While 25 years ago I routinely faced serious resistance from our community when I discussed how our discourse is dominated by outsiders, today there is enough awareness of this problem. Despite this awareness, we have not yet achieved much by way of actually changing the discourse in the mainstream. One of the reasons is that too often our opinion leaders do not start with a clear statement of our goals in the mainstream; they tend to jump ahead to opine or start taking actions that might not be well thought through.

In this brief note, I want to focus one issue one: the relationship between deep structures and superficial discourse. From this follows my analysis of the types of players who are active and what prevents better coordination among ourselves.   

Can superficial involvement topple the deep structures?

There are many levels and sub-levels of discourse, but for my purpose here I will discuss the two extremes (namely, the deep level and the superficial level). My thesis is succinctly stated below.

  1. While mainstream media and pop culture tend to discuss things superficially, there lies a deep level of discourse that requires more specialized expertise to engage. This is where the intellectual power resides. One must drill down to this level to really know what is going on that matters.
  2. Our opponents have worked hard at the deep level for the past several generations. They have systematically established their ideologies, assumptions, loyal players, and the means of knowledge production and distribution. Often, they have not only conceded the superficial level to us as a way to make us happy and complicit, they have also actively helped us at the surface level to seem like allies. By now, very few among us are aware of what goes on at the deep level, and fewer still are concerned about this with enough passion and fearlessness to be able to make any impact. Most of us are negotiating their place within the deep structure controlled by others.
  3. We are micro-optimizing our position in the sense of short sighted improvements and benefits for a few. We are sacrificing the marco situation as a result. We have been doing this for many centuries. First it was the Muslims in control, then the Europeans, and now the Americans.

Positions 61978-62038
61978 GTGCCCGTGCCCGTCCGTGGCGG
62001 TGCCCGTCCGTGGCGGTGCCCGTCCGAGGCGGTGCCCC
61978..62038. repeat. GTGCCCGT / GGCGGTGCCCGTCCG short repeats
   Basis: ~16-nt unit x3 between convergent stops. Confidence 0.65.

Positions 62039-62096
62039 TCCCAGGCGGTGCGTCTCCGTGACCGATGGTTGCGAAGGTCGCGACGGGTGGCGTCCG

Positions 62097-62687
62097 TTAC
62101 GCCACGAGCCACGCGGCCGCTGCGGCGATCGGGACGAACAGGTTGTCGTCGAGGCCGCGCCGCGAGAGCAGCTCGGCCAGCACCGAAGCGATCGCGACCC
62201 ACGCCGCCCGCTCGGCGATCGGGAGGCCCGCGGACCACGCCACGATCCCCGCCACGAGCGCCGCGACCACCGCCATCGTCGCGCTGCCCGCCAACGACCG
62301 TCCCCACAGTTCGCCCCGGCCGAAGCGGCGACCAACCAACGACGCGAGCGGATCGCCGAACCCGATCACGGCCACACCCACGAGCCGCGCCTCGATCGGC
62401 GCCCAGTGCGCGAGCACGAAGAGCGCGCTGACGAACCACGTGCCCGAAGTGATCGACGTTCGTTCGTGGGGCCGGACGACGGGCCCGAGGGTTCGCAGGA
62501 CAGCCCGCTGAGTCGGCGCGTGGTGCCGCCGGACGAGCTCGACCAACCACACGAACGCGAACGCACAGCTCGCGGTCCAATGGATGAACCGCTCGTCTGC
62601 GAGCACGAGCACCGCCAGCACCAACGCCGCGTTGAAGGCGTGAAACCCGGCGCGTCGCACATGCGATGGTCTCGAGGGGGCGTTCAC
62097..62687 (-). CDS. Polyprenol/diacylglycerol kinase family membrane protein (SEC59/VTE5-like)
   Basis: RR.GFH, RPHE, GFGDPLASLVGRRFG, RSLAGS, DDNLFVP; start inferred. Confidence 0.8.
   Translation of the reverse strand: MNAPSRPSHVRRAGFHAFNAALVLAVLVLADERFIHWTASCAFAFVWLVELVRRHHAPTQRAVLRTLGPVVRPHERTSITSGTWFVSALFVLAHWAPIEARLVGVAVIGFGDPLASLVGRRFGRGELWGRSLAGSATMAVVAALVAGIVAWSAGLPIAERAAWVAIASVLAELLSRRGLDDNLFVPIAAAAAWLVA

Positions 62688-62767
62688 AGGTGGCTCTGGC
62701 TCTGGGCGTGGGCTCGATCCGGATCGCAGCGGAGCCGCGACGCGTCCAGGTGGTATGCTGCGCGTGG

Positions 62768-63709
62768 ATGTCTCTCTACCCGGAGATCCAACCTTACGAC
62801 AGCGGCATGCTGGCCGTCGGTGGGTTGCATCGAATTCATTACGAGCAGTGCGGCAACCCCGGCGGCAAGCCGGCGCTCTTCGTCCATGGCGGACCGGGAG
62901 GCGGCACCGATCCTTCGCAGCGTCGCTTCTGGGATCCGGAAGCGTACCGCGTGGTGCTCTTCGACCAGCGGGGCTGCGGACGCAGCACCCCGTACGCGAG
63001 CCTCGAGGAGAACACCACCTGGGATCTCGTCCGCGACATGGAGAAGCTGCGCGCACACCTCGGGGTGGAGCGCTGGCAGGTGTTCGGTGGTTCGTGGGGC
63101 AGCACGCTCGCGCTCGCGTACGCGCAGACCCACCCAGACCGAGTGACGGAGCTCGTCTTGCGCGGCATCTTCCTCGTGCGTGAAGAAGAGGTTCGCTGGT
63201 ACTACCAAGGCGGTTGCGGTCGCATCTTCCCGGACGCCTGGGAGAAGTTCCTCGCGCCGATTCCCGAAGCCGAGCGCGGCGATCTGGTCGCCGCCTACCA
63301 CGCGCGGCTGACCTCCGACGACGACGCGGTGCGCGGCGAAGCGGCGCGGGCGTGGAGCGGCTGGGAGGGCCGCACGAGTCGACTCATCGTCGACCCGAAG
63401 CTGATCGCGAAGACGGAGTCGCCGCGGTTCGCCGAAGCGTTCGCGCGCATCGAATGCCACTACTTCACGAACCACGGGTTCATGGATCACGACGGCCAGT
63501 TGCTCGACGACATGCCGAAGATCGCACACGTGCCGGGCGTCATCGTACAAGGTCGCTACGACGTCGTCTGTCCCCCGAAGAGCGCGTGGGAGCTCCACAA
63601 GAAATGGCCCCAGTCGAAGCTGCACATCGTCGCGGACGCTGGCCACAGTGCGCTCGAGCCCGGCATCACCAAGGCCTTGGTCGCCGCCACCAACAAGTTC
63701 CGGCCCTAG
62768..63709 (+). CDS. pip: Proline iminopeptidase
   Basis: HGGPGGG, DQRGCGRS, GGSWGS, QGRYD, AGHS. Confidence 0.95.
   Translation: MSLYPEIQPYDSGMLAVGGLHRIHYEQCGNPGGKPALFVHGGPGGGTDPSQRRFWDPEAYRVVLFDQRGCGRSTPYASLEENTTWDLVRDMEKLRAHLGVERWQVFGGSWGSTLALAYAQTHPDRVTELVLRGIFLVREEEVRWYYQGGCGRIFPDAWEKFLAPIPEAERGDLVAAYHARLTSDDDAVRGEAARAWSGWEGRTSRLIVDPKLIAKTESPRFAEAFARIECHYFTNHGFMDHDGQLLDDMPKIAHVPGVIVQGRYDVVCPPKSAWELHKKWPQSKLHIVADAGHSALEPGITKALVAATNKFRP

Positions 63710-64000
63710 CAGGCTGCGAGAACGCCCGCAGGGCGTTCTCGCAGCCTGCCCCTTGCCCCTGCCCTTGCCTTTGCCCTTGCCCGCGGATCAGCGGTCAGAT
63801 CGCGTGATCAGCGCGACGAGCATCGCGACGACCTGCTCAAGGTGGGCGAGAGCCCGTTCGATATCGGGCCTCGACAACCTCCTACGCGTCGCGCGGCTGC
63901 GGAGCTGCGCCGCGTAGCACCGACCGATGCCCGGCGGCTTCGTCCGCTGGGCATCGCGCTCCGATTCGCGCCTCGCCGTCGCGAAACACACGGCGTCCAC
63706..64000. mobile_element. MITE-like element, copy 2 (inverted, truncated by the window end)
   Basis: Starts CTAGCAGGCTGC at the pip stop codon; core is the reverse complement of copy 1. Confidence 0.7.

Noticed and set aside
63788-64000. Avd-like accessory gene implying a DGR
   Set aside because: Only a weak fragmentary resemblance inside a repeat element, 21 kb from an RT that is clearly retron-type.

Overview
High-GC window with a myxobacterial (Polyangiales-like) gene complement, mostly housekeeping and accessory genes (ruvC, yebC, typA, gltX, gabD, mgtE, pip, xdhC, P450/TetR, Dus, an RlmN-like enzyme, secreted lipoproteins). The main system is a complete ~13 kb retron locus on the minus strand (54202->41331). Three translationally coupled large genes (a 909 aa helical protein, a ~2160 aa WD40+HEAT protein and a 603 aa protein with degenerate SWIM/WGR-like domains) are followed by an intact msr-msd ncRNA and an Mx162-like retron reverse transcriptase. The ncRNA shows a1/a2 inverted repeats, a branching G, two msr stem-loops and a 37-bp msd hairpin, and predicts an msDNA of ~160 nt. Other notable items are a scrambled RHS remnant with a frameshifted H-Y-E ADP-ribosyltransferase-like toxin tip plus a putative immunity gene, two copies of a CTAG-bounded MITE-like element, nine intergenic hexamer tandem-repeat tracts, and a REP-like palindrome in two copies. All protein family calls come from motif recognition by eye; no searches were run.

4. Over the past 25 years, there has been a groundswell improvement of public awareness of this predicament. However, not much has been achieved in the deep levels where the structures remain hostile to our civilization. We are fighting superficial battles even after becoming aware of the serious predicament we face.
  5. The deep structures cannot be disrupted by using superficial methods and superficially trained minds. This is where the crux of my issue lies.
  6. The deep level of work required is inherently tough, multi-disciplinary, risky, and there is no quick victory or personal gratification in the conventional sense. In other words, it is thankless work demanding high sacrifice and with high personal risks.
  7. Given the enormity of the deep level challenges, we need multiple experts each specializing in different kinds of issues. There is room for plenty of leadership without tripping over each other or trying to bring each other down. However, we lack such broad vision among many of the leaders. Why?
  8. There is too much opportunism, and this is because the easy/quick superficial levels are more enticing, and because most of our people reward the superficial work. It is a quick way ahead for many. This means there is neglect of the deeper levels, and to much glorification and limelight for superficial work. Many are turning the deep discourse into superficial level for quick fame. Who will do the heavy lifting then?